HR & Employment Law Insights

Helping family businesses, start-ups, charities, social enterprises, and other growing or established businesses throughout the UK make sense of HR and Employment Law challenges.

In this week's Question of the Week Emma Baker answers "My employee has resigned, is there anything I need to do?"

Question 

My employee has resigned, is there anything I need to do?

Answer

In short yes.

The most important thing to do if someone resigns is acknowledged their resignation in writing.  There are a number of things you should confirm in the resignation acknowledgement letter, including:

  •   the agreed last date of employment, including confirmation of the required notice period – this helps avoid any disputes over final dates of employment or notice periods;
  •   when they will be paid their last pay; and
  •   confirm any holiday pay they may be due as a result of holidays accrued but not taken.

There may be circumstances when an employee owes you money e.g. because they have taken more holiday than they have accrued; or perhaps because you have paid for training for them and it’s in their contract that this is to be repaid – this too should be confirmed in writing in the resignation acknowledgement letter.  Please note that some caution should be exercised before making any deductions from someone’s final salary.  We can advise on this if you need help.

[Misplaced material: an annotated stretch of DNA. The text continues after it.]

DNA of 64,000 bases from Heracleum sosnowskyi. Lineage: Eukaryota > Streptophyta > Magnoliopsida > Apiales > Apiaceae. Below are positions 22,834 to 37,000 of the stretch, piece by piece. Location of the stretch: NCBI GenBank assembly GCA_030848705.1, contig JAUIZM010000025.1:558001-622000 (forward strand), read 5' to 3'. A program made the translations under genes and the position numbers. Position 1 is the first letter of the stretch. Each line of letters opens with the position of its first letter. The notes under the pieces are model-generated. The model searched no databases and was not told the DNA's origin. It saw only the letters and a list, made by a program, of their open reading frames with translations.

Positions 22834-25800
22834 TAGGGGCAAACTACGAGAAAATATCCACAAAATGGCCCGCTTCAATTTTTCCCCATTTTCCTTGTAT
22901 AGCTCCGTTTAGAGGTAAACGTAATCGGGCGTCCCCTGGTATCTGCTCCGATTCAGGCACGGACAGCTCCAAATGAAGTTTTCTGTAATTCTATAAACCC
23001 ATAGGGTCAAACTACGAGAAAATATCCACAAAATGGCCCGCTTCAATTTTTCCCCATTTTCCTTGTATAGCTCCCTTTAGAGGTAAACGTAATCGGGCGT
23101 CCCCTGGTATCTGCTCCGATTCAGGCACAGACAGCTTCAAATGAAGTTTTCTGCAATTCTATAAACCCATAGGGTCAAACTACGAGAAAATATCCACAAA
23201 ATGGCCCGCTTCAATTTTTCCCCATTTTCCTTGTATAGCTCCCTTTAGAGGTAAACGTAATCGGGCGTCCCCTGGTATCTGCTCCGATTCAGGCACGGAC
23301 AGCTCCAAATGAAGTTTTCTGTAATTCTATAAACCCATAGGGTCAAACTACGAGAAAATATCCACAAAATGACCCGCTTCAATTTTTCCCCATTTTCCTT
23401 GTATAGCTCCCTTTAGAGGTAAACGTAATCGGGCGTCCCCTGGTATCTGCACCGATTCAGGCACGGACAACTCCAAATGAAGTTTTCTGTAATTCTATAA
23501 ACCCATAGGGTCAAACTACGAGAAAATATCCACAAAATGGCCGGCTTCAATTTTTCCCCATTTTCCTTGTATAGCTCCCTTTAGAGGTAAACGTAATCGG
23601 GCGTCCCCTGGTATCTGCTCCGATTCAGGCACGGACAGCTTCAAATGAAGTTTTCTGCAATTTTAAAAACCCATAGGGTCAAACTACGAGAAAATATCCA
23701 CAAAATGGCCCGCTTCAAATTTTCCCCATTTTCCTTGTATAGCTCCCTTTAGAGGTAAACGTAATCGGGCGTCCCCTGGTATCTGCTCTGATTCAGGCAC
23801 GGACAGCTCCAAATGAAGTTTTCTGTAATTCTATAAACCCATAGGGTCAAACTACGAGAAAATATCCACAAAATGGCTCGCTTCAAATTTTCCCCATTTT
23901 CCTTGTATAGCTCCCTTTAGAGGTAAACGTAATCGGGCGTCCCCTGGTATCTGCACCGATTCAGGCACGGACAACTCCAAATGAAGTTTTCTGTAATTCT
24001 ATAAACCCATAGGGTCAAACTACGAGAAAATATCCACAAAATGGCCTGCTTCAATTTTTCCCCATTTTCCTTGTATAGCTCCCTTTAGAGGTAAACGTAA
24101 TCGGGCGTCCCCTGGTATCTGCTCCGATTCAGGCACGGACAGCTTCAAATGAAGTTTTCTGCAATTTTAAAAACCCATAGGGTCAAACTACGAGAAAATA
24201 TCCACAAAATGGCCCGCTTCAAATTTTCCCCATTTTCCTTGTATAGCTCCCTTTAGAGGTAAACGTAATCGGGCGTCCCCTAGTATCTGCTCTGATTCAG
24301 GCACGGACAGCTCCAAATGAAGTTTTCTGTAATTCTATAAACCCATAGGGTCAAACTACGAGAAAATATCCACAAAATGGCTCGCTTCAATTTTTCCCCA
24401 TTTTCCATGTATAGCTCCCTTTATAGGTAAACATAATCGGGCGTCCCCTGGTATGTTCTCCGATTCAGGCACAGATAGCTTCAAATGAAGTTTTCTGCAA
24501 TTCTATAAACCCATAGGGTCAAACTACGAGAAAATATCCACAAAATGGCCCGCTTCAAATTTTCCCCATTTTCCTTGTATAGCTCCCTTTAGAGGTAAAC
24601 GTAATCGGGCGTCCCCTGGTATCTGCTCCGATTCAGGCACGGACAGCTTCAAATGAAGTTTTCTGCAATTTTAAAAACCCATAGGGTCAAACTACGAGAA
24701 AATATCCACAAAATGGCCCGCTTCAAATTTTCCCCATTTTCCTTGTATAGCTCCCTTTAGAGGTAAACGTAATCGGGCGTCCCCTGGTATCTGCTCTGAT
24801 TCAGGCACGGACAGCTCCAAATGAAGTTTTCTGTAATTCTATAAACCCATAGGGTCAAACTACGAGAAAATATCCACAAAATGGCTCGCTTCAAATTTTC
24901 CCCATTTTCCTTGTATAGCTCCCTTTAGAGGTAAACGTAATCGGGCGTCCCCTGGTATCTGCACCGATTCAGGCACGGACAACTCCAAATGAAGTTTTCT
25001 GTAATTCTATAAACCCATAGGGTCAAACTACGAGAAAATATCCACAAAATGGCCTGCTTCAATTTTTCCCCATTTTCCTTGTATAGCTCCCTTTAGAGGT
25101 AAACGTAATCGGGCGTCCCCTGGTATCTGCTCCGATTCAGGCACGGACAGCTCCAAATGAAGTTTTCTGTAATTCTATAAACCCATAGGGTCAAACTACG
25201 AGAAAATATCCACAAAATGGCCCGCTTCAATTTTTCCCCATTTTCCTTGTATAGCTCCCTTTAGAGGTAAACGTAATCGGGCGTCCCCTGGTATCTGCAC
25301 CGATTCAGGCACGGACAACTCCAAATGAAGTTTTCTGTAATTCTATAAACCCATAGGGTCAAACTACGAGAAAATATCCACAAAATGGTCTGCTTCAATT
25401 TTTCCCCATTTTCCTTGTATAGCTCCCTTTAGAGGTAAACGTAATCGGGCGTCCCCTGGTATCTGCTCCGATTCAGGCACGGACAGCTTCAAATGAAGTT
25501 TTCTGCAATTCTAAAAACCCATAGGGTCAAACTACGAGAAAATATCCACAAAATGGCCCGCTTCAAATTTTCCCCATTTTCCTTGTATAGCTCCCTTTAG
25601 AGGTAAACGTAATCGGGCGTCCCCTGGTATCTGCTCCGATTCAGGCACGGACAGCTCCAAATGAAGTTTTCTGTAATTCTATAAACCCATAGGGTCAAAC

On occasion, you may find someone resigns verbally in the heat of a moment.  It’s always good practice to allow them a chance to cool off.  Then following this you should revisit their decision to verbally resign with them and check that they are sure this is what they want to do.  If their decision remains to resign you should ask them to confirm this to you in writing to you, and you should then acknowledge this in writing, as above.

If they don’t confirm in writing, you should write out to them acknowledging their verbal resignation and confirm everything in writing.  In these circumstances, you should send recorded delivery to demonstrate you have a paper trail should they attempt to dispute later they did resign.

Some other useful things to consider when you receive a resignation include:

  • Do you wish your employee to work out their full notice period? If their contract provides it you may find it helpful to pay them in lieu of all or part of their notice period.  This will affect when their actual final date of employment is
  • Consider whether garden leaves during their notice period might be appropriate, only if their contract has a provision for placing them on garden leave
  • Think about announcing the resignation to other staff, agree on this with your employee
  • Remember to obtain any company property from your employee on, or before, their last working day
  • Think about recruiting a replacement – we can help support your recruitment needs with job adverts, screening applicants, arranging interviews etc.
  • Do you need to arrange a handover?
  • Finally, say farewell and part on good terms
  • Be careful about what you include in providing references

Here at the HR Booth, we have the expertise to help make any resignation as smooth for you and your business as possible.